I could be wrong here, but to me there is a difference between a baby stay and an inner forestay.
An inner forestay is used to run a sail on (ie; a cutter rig type arrangement), so it is of far stronger wire than a baby stay and (if removeable) will be tensioned tightly using a highfield lever type arrangement, or otherwise is permanently attached - could even run a furler on it.
Baby stays are used for rig stability particularly when the going gets tough, but are not used to run a sail.
Anyone confused yet?
8:1 on the backstay sounds like a lot of physical effort to get not much grunt on it - adding a couple of doublers should work a treat.

Leigh Ex E30 MkII "Caroline" Hobart
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Sasha
Helmsman

838 Posts

Posted - 20 June 2005 :  10:39:40 AM  Show Profile  Reply with Quote
On an endeavour there is little to no difference between a baby-stay and inner forestay. The baby-stay sits so far back on the deck that it is really only able to run the heavy weather storm foresail. One came with our E26 and we dutifully practiced with it last year. The sail really does NOT need a furler of its own. Since you can pretty much wedge yourself in place with your back to the mast and the sail cradled to your chest as you hank it onto the stay.
It is that small a sail!

Regs call for permanently attached sheets to it, so that takes no time at all.

Basically, and inner forestay on the endeavor would only cary a sail in over 30-35knots....and for most of us, we would not be out there then anyway.

Our baby-stay came with a 2:1 block that did absolutely nothing, so I replaced it with a turnbuckle tensioner that has the built in ring handle. Very nifty.

Our backstay had no means of adjustment at all (Other then the regular trunbuckle), so all mast tuning was done with the babystay (this will not be the system she goes back into the water with, but it served her last skipper very well for 15odd years).

By the way, the little storm sail and the triple reefed main give a really fabulous balance to the boat. We were only playing and testing stuff out in about 18-20knots...but everything was just pushing smoothly and not fighting against itself with that setup.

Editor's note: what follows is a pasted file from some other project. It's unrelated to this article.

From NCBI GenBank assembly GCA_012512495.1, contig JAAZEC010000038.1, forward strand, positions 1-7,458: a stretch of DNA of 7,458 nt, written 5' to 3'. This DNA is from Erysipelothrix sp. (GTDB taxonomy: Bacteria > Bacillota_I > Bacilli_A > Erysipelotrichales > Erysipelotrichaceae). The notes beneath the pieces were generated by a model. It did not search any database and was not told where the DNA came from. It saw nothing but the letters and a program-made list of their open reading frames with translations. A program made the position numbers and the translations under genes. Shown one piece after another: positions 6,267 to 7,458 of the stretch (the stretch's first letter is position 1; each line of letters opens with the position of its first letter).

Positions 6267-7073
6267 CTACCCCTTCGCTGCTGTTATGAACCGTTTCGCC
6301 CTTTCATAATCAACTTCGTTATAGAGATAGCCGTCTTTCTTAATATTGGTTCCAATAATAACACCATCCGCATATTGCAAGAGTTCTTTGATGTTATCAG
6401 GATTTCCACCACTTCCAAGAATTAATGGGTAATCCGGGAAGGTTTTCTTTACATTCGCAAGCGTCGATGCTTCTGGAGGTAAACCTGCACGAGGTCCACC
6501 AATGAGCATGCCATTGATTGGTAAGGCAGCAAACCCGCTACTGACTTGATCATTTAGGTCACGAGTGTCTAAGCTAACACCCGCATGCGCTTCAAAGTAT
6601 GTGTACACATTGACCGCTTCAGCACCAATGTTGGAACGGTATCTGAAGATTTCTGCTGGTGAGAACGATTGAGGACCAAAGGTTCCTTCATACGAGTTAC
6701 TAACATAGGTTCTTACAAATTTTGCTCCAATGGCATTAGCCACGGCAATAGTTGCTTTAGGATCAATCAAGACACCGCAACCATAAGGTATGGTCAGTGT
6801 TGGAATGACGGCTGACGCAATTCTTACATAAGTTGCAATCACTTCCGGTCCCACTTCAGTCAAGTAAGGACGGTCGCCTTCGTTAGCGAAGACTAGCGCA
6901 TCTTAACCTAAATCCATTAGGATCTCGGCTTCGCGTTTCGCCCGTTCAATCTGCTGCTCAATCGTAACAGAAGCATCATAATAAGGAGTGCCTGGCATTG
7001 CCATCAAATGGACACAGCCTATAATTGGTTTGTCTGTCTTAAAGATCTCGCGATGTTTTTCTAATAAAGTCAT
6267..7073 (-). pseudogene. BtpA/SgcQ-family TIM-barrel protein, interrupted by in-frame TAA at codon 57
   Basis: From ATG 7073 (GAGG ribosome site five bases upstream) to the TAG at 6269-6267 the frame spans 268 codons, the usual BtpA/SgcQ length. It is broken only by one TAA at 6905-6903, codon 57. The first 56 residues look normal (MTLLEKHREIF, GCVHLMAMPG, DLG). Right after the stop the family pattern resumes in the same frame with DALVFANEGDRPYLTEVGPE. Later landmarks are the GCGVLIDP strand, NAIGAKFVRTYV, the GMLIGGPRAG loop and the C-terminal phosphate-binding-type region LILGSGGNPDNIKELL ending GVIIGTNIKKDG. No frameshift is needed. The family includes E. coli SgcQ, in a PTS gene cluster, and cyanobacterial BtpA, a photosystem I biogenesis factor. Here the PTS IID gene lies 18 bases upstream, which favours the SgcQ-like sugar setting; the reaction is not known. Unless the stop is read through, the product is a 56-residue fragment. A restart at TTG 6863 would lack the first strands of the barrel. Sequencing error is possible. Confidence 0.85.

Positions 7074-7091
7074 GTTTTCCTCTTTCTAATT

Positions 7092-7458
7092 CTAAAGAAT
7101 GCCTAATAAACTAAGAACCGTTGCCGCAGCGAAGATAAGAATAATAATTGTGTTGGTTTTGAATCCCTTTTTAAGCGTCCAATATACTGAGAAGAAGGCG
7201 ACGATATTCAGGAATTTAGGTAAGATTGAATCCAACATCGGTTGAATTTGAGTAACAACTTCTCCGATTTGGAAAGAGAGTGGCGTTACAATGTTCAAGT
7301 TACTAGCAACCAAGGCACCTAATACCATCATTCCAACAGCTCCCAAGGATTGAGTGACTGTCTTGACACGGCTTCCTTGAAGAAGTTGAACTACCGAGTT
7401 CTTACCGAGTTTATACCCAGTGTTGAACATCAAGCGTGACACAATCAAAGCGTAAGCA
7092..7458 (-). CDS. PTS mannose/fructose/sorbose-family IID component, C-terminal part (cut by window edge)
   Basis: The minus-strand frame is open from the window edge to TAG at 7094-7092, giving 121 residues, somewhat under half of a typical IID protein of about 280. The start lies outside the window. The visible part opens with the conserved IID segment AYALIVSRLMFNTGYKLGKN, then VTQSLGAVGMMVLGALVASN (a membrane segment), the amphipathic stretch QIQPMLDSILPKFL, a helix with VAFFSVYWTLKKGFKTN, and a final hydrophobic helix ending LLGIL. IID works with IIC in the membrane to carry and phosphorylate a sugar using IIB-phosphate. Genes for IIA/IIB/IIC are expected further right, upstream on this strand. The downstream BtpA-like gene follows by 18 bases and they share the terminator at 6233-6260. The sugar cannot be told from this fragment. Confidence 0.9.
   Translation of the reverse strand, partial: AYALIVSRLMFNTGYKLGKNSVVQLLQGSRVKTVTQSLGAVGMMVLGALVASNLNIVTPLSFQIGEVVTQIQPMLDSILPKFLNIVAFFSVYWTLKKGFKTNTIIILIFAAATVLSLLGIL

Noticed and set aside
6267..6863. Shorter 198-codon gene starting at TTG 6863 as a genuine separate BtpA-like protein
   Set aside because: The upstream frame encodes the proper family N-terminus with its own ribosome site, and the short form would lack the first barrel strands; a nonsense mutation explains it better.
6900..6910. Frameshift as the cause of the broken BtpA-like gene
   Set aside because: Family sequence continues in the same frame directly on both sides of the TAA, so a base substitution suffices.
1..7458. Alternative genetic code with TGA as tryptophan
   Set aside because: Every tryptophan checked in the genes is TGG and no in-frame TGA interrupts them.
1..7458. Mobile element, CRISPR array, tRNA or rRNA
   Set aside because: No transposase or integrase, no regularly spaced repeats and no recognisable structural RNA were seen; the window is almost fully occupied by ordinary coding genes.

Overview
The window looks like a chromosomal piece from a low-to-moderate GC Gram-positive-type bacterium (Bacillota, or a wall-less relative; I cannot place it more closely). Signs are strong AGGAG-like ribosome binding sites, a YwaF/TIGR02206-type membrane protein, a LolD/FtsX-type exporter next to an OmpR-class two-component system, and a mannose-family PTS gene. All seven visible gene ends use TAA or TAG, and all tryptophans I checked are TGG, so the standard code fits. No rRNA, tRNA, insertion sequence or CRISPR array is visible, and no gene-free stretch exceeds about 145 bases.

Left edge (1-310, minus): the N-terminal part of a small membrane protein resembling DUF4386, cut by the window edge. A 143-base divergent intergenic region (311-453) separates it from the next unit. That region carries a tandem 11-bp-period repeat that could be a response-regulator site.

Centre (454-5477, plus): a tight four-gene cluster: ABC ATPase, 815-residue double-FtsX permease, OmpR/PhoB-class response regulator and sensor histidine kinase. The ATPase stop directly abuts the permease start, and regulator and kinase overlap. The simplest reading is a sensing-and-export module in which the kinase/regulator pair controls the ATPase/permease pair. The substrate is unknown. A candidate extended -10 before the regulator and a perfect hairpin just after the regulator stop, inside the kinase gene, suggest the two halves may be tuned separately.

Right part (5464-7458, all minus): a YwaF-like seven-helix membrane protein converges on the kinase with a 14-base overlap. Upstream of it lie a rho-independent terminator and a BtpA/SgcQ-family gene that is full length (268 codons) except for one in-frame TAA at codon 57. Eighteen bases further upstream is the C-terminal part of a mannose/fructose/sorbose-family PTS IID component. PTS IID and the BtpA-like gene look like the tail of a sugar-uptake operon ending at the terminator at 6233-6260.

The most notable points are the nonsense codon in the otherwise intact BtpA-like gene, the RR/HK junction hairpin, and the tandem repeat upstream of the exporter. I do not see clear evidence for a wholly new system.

It did wonders for Margaret's confidence in the boat!

Sasha

_
The more I know about horses, the more I love sailboats.
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Chris Cope
Skipper

Australia
2350 Posts

Posted - 20 June 2005 :  3:38:35 PM  Show Profile  Reply with Quote
This is all good stuff guys, keep it going! However with the New Hagar E30, Rod has reminded me that the wires in our rig have & will continue to stretch as we "run-them-in" so to speak. We will be getting the rigger back to re-adjust the tension settings and the sailmaker will be also coming to look at the rig to help make her go & look at the sails. We will be cutting eight inches off the old cruising mainsail to lift the boom, etc etc,
This weekend Rod & I took her out on Saturday afternoon to relieve Rods 3 week withdrawl, it was late & we just motored. Could not get away from football yesterday. Fatherly duties, daughter at soccer & son at rugby league, his side won 56 to 6 and it was stopped early (the mercy rule). Then onto the Manly, Newcastle game. I went home & he went to the movies.
The boat work is to continue.
Chris.
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Splinter
Helmsman

Australia
500 Posts

Posted - 20 June 2005 :  6:24:31 PM  Show Profile  Visit Splinter's Homepage  Reply with Quote
Hi Guys, For Mike Sloane "the Buzz", that day when your rigging went crazy and I must admit was just down right frightening. One of my mates go 57 knots over the deck. That was the day that "Sirroco" lost his mast here are the photos from the RMYC web site. For anybody else who check it, within 10 minutes we went from 5/10 to 57 knot. And within 30 minutes we went from smooth seas which you would call a Champayane Day to a washing machine !
check the photos. I must admit I was pleased I was in a '30 not anything smaller.

www.rmyc-porthacking.com.au/sailing.division/club_images/20%202%2005/index.htm

also, check out the Endeavours that were out on Saturday ("The Buzz" & "Winsom"). I took a few photos of the fleet (I must admit they were mostly of the RM fleet not CSC)

www.rmyc-porthacking.com.au/sailing.division/club_images/Winter%20Race%204%202005/index.html

By the way, did not see any whales on Saturday but Sunday got beside 3 poods. How great are these wonderful creatures !!
cheers,

"Splinter"
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Chris Cope
Skipper

Australia
2350 Posts

Posted - 20 June 2005 :  7:42:03 PM  Show Profile  Reply with Quote
Nice pics Kev, but where are the whales?